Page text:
SpaceX Just Launched Its First All-Civilian Crew Into Space, And The View Is Incredible

Today is a historic day. The first all-civil spaceflight was launched from Launch Complex 39A at NASA Kennedy Space Center in Florida. This flight was designed to increase awareness and raise funds for St. Jude Children's Research Hospital, and to inspire people around the globe.
This flight was sponsored by Jared Isaacman, Shift4Payments and SpaceX. It shows how space access is expanding rapidly.

The Crew Dragon spacecraft lifted off from the launch pad on a SpaceX Falcon 9 at 08:02 AM local time (0002UTC). The rocket took off without problems and quickly rose into the night sky before reaching orbit.

SpaceX's mission controllers waited impatiently for any updates. People from all around the globe watched the live streaming of the event.

This mission is a milestone in many ways. It is not only the first all-civil spaceflight but also the first crewed orbital mission without a crew since 2009's STS-125.

Crew members are aiming for a 575km orbit. This is a distance that's further than any human since Hubble. The mission will last approximately three days.

Jared Isaacson was the mission's benefactor and CEO of Shift4Payments. He also served as commander. Dr. Sian Proctor was also on the crew, an analog astronaut, and professor of geoscience.

Hayley Arceneaux was a Physicians Assistant at St. Jude Children's Research Hospital and served as mission specialist. Chris Sembroski, an aeronautical engineer retired USAF officer, served as the mission specialist.

They represent the mission ideals Leadership, Prosperity Hope, Generosity and Prosperity together. The money raised through this mission will be used to fund life-saving research at St. Jude Children's Research Hospital thanks to their participation and commitment.

St. Jude is a pediatric hospital that specializes in cancer research. It's also where crew member Arceneaux was treated for bone cancer when he was a child. Now, Arceneaux works as a personal assistant at St. Jude.

Isaacman stated just before launch:

As we get ready to launch, our crew understands the importance and responsibility of this mission. We are well-prepared for what lies ahead. We look forward to sharing our experiences with the world, as we continue to draw attention to St. Jude Children's Research Hospital.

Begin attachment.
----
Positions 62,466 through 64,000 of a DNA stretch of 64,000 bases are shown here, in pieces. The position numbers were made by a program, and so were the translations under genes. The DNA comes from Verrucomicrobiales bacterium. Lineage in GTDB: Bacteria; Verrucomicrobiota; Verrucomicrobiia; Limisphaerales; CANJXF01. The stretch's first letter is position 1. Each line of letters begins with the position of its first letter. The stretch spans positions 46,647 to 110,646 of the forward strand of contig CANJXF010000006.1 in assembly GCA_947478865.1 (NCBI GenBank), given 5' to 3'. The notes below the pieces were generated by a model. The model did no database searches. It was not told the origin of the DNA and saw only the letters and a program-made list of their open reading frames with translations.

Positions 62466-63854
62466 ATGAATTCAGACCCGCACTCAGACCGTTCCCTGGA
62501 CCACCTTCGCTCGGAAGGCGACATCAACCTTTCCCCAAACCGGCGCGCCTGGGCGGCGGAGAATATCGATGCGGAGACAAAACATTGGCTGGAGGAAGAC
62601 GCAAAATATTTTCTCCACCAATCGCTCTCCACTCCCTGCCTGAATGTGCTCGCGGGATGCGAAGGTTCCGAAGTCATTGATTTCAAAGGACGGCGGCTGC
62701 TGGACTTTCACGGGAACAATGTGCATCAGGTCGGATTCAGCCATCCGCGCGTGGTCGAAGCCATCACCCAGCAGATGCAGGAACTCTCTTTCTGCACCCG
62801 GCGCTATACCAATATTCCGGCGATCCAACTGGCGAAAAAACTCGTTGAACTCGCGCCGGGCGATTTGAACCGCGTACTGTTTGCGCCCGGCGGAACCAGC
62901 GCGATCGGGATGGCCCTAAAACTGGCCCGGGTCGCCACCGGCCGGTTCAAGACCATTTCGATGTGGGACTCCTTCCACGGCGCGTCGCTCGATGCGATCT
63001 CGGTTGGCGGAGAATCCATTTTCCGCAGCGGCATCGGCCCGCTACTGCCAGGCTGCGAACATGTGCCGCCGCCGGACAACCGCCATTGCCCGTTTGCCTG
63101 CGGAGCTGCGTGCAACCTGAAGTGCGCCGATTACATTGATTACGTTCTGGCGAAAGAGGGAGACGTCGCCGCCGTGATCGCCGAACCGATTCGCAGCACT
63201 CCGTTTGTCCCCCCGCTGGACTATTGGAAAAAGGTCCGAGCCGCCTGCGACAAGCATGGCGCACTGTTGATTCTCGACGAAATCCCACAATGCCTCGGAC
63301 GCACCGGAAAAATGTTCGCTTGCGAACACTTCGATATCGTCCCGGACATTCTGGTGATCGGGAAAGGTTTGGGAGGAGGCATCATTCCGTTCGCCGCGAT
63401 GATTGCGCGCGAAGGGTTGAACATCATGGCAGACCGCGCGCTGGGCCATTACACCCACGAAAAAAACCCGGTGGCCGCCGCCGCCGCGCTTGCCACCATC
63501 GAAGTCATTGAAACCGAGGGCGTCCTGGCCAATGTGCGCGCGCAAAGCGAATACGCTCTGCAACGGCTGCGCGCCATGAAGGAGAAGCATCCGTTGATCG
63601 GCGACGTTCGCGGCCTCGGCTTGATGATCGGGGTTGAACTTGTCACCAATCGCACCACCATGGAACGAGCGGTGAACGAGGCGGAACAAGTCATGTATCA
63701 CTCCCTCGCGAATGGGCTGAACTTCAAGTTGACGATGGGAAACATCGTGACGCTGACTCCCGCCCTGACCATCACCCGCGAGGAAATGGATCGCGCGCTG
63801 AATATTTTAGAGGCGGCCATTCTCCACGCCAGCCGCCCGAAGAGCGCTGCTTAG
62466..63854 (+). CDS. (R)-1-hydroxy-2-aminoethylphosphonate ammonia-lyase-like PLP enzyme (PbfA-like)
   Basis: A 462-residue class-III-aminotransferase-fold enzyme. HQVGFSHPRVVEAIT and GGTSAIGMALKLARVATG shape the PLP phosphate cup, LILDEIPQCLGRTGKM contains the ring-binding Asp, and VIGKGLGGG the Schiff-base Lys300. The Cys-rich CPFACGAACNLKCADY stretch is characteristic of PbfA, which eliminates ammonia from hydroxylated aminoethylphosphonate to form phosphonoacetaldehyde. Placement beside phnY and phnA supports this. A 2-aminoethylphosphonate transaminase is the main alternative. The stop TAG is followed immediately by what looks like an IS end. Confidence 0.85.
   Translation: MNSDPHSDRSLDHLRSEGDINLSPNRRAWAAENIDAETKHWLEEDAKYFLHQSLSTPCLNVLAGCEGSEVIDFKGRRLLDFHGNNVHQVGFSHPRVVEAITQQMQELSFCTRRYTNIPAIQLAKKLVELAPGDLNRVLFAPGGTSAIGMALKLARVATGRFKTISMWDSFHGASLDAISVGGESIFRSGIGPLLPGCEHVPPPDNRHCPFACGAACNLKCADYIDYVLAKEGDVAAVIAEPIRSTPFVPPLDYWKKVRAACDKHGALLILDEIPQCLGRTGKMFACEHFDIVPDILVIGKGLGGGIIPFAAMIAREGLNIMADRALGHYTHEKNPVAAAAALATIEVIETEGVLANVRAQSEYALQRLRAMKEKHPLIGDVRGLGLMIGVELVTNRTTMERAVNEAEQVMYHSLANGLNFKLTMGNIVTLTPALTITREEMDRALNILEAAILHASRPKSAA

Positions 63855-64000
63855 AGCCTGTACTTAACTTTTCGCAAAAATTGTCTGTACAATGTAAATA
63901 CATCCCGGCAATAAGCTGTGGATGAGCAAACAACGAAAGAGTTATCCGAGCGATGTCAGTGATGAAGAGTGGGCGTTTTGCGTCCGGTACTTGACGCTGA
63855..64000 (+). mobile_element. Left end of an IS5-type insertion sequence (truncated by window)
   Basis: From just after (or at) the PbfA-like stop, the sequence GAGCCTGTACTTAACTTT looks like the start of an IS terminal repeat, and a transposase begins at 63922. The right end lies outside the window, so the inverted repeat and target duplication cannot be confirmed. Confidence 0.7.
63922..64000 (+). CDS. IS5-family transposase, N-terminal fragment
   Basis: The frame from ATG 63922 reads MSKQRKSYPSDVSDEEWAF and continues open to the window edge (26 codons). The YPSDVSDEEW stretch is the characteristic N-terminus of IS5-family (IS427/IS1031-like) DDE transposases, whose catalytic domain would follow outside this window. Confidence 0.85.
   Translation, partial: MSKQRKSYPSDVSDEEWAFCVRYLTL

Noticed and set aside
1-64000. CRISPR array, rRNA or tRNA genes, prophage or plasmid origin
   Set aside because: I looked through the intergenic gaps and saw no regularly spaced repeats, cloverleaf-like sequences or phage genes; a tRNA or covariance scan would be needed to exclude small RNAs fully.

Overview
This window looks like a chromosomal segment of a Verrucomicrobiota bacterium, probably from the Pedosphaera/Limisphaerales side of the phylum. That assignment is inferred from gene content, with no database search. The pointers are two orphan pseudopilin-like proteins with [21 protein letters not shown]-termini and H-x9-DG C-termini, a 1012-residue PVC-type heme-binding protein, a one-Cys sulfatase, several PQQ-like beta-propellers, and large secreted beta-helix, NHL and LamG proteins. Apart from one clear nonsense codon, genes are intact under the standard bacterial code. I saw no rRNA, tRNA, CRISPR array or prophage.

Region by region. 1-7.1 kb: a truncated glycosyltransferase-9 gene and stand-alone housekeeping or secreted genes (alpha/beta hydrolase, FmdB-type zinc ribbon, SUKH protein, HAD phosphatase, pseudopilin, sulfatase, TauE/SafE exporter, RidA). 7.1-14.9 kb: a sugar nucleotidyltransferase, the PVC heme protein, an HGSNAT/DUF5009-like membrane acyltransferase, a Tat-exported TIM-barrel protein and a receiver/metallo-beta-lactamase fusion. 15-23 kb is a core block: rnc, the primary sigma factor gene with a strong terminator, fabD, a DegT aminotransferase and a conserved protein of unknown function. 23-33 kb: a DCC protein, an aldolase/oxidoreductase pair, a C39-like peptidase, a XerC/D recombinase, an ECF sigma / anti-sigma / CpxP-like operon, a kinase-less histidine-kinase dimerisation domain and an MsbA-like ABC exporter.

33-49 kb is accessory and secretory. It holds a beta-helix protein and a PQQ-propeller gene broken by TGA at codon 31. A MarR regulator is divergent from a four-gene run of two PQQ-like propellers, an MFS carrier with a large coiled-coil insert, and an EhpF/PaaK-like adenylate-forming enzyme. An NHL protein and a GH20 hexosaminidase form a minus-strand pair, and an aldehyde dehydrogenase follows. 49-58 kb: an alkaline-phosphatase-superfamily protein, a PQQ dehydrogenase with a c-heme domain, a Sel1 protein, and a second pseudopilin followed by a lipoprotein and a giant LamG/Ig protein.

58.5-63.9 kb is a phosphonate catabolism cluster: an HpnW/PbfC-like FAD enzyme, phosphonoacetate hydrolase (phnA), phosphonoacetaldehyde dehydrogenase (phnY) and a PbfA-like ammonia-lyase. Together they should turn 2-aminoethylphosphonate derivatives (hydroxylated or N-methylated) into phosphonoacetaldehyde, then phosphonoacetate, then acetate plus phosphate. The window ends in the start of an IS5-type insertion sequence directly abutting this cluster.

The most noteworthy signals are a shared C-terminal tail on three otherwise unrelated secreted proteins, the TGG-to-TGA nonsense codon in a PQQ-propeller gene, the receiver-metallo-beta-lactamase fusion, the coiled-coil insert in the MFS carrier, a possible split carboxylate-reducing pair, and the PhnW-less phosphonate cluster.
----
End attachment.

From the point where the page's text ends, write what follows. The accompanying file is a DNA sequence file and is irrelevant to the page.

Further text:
At 2m 45s, the first stage separated and the second stage started its Merlin engine. The first and second stages started picking up light from Sun at 5 minutes. This created a "jellyfish" effect in the night sky.

The first stage fired its cold gas thrusters to reorient it for reentry. This produced a flashing effect. This created a spectacular visual display of bright lights across the night sky.

The first stage started its engines for the reentry burn at 7m 30s. By 9m 40 it had landed at sea. Just follow the instructions. The second stage was 200 km above the sea level within 10 minutes of launch and ready to deploy the Dragon spacecraft.

The Resilience separated from the second stage at 12:15, officially placing the Inspiration4 crew in orbit!

The crew of four were seen in their seats, and they were very happy throughout the flight. Isaacson and Dr. Proctor looked after the Resilience's flight terminals. Sembroski and Dr. Proctor were seen fist-bumping one another after Crew Dragon left the second stage of the spacecraft. Dr. Proctor also gave the thumbs-up to the camera several times during the flight.

Universe Today's Max Evans was there to capture the launch (images are posted above and below). He said this about the event:

"What an amazing spectacle! The press site at KSC hasn’t been so alive in quite a while. The crowd was electric and cheers were heard from the crowd as the 9 Merlins engines ignited. Every person in the crowd knew that Resilience and the Falcon 9 were going to be flying off of LC-39A. Everyone felt honored to have been a part. It was a wonderful time to be alive.

About 15 minutes after launch, crew nose cones of the Resilience were opened to reveal the cupola, which was attached to the spacecraft instead of the docking adapter.

This mission has the primary goal of raising awareness and funds for St. Jude Children's Research Hospital. It specializes in pediatrics as well as cancer research. Only the live stream raised US$300,000. This was for children's cancer research.

Richard C. Shadyac Jr., President and CEO, American Lebanese Syrian Associated Charities, was a spokesperson for St. Jude's.

He said it as follows:

We are grateful to Jared for his extraordinary leadership as commander of the historic mission, and for helping to raise $200 Million for St. Jude Children's Research Hospital. Inspiration4 is of vital importance. This mission is a step forward in citizen space travel, and it gives hope to children. Around 400,000 children are diagnosed with cancer each year. Curing catastrophic diseases in children is a multi-trillion-dollar, multi-year problem and the public's support through initiatives like Inspiration4 makes it possible for us to raise the critical funds needed to help save children everywhere."

Visit the Inspiration4 website for more information about how you can help. Be sure to watch the replays above and below!

Universe Today originally published this article. You can read the original article.